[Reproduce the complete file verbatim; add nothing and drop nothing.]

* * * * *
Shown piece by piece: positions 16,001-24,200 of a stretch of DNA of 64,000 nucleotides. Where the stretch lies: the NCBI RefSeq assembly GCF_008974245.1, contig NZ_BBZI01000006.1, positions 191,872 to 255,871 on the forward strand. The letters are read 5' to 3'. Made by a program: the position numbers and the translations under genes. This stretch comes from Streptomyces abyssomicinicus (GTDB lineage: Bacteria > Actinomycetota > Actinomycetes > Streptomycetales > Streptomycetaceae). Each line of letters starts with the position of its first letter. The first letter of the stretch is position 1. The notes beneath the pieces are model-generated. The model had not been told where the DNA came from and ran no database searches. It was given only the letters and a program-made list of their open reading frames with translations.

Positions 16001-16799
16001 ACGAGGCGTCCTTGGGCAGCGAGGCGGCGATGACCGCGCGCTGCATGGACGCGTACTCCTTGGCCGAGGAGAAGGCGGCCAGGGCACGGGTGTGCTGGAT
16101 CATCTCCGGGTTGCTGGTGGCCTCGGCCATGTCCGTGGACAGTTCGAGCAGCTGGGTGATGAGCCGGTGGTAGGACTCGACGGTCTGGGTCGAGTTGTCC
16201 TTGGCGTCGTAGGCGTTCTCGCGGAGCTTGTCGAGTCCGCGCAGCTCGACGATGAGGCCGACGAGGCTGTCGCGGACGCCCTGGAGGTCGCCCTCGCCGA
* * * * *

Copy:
Shown piece by piece: positions 16,001-24,200 of a stretch of DNA of 64,000 nucleotides. Where the stretch lies: the NCBI RefSeq assembly GCF_008974245.1, contig NZ_BBZI01000006.1, positions 191,872 to 255,871 on the forward strand. The letters are read 5' to 3'. Made by a program: the position numbers and the translations under genes. This stretch comes from Streptomyces abyssomicinicus (GTDB lineage: Bacteria > Actinomycetota > Actinomycetes > Streptomycetales > Streptomycetaceae). Each line of letters starts with the position of its first letter. The first letter of the stretch is position 1. The notes beneath the pieces are model-generated. The model had not been told where the DNA came from and ran no database searches. It was given only the letters and a program-made list of their open reading frames with translations.

Positions 16001-16799
16001 ACGAGGCGTCCTTGGGCAGCGAGGCGGCGATGACCGCGCGCTGCATGGACGCGTACTCCTTGGCCGAGGAGAAGGCGGCCAGGGCACGGGTGTGCTGGAT
16101 CATCTCCGGGTTGCTGGTGGCCTCGGCCATGTCCGTGGACAGTTCGAGCAGCTGGGTGATGAGCCGGTGGTAGGACTCGACGGTCTGGGTCGAGTTGTCC
16201 TTGGCGTCGTAGGCGTTCTCGCGGAGCTTGTCGAGTCCGCGCAGCTCGACGATGAGGCCGACGAGGCTGTCGCGGACGCCCTGGAGGTCGCCCTCGCCGA